I want to talk about one of the things that I consider to be the most Quintessentially Kenyon. Back in high school, kids didn’t care about learning anything that wouldn’t be on the test, even asking our U.S. History teacher “Will this be on the test?” if he departed from the curriculum and went on an interesting tangent about Howard Zinn and his “People’s History of the United States.” Things are different here at Kenyon — in fact, I’ve seen Zinn’s book for sale in the Kenyon bookstore! — and one of the best examples of our intellectual curiosity is our penchant for the New York Times crossword.
Available for free in the dining hall five days per week, the Times connects the Hill to the world outside, and when I sit down most days to my breakfast with a copy of the paper, I see many other students doing the same. In the past week, I’ve heard students discussing a story in the Science section, reading the latest snarky Pete Wells review in the Food section, and, of course, debating the Opinion section. But the crossword is another thing altogether.
Earlier this year, before I’d started attempting them, Kenyon made it into the crossword (41 Down: “College where Rutherford B. Hayes was valedictorian”). This felt like the Times calling me out. And so that morning, I became one of the many Kenyon students for whom picking up the paper is the accepting of a challenge: can you complete today’s crossword?
The Times crossword, if you don’t already know, is easiest on Monday and gets progressively harder through the rest of the week. On Monday I sit down boldly, sure that today is the day I triumph; by Friday, it’s pretty much a hopeless exercise, but I do it anyway for the thrill each filled-in square provides.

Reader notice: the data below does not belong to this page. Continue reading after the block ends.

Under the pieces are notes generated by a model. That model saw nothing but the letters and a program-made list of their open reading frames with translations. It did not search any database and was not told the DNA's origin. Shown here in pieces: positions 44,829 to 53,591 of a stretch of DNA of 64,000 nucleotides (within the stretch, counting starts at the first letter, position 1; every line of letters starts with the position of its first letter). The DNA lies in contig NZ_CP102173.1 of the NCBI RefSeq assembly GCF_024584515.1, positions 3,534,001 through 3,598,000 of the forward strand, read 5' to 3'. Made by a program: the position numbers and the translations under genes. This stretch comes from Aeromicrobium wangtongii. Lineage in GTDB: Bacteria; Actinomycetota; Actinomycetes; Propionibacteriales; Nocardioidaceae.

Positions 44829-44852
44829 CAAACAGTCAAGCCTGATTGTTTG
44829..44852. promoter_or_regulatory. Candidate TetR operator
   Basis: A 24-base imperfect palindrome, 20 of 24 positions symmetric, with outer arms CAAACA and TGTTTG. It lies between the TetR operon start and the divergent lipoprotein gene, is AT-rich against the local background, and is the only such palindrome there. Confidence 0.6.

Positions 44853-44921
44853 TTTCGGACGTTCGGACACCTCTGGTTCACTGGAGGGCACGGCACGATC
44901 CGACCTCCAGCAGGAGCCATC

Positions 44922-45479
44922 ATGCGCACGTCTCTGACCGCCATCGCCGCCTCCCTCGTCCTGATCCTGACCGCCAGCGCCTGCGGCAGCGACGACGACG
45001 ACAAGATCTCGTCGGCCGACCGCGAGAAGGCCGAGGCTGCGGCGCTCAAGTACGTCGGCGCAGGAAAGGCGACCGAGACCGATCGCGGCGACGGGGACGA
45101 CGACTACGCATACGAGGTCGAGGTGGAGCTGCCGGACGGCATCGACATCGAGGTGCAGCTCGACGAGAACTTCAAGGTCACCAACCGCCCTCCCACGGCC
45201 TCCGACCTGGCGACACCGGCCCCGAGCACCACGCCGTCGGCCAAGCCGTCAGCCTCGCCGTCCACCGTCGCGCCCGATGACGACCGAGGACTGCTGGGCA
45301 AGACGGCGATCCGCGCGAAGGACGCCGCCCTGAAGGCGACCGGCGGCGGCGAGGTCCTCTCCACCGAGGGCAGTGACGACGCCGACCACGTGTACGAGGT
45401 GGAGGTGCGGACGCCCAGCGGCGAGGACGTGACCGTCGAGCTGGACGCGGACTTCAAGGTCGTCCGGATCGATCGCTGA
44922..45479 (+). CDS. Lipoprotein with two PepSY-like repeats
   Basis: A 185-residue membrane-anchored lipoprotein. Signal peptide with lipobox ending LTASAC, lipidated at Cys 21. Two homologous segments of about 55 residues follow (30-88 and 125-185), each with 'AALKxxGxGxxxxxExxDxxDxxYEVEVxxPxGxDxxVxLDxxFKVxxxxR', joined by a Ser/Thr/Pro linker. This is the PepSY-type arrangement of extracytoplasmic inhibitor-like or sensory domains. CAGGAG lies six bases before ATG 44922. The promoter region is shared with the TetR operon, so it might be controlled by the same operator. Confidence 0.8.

So far, I haven’t been able to do it — not even on a Monday, but I’ve been close. A few weeks ago, I came two squares away. Two squares! Yet although I prefer to take it on alone, like Aang fighting the Fire Lord (I watched a lot of “Avatar” last week to prep for a “Legend of Korra” binge), one of the best things about the crossword for many of my fellow Lords and Ladies is the social aspect. Oftentimes, I’ll walk into Peirce Hall and see a handful of students all working together on one crossword, collaborating while still arguing spiritedly over answers to clues and the merits of pen versus pencil (personally, I use pen). Whether you try to tackle it alone or with friends, however, it’s inevitable that you’ll learn something new and discover knowledge you didn’t know you had.
When I’m on break, I honestly miss being able to simply reach out and pick up the Times on my way to breakfast. I miss the rush, the stakes for my ego. It’s spring break right now, and so our battle is on hold. But trust me, crossword, and mark it on your calendar: on March 20, I’m coming for you.